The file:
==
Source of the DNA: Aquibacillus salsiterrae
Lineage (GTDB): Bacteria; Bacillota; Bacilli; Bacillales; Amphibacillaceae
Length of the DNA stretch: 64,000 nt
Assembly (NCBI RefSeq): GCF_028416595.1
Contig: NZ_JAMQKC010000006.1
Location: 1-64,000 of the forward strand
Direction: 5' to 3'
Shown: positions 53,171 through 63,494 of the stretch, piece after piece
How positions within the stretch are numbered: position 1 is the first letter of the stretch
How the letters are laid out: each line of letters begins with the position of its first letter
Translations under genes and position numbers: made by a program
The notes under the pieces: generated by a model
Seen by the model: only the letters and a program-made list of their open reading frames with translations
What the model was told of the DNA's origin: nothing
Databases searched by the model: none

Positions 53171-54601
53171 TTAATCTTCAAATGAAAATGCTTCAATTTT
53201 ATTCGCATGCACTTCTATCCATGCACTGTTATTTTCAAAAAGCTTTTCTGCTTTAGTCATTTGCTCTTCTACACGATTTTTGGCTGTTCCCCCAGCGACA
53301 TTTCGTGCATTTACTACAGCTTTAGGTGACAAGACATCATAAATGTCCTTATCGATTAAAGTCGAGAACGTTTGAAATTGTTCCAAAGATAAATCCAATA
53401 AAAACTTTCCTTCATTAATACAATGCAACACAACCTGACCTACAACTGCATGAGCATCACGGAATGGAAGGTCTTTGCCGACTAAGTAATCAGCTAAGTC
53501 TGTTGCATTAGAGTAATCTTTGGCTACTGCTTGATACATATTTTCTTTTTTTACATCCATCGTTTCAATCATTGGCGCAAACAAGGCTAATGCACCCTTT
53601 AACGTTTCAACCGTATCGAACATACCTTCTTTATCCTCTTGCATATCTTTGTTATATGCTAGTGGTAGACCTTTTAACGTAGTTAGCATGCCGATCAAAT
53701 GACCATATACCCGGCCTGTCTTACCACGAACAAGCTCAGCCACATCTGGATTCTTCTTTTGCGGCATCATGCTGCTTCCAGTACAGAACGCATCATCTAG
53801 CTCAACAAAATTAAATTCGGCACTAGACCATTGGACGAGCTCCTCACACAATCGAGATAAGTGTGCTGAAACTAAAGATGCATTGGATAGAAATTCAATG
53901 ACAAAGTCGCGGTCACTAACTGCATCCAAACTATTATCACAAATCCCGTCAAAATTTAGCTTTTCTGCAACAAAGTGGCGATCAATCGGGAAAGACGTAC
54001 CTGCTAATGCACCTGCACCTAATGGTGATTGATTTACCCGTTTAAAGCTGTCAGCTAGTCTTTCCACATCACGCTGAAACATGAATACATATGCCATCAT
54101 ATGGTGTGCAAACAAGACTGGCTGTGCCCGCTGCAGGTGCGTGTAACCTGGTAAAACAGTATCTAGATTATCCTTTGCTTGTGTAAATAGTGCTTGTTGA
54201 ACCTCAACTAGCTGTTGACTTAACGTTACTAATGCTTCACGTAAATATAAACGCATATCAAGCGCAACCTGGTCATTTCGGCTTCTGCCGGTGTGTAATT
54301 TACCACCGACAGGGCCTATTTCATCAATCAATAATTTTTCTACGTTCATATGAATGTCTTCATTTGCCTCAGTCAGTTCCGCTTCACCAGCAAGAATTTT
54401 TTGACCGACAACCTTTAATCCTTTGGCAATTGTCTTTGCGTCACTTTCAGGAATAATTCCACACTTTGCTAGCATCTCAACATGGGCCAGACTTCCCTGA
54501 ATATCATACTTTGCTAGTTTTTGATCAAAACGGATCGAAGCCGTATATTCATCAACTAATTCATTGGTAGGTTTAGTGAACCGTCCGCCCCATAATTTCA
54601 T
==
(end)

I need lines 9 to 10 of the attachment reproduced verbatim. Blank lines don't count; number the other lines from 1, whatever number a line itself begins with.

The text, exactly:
How positions within the stretch are numbered: position 1 is the first letter of the stretch
How the letters are laid out: each line of letters begins with the position of its first letter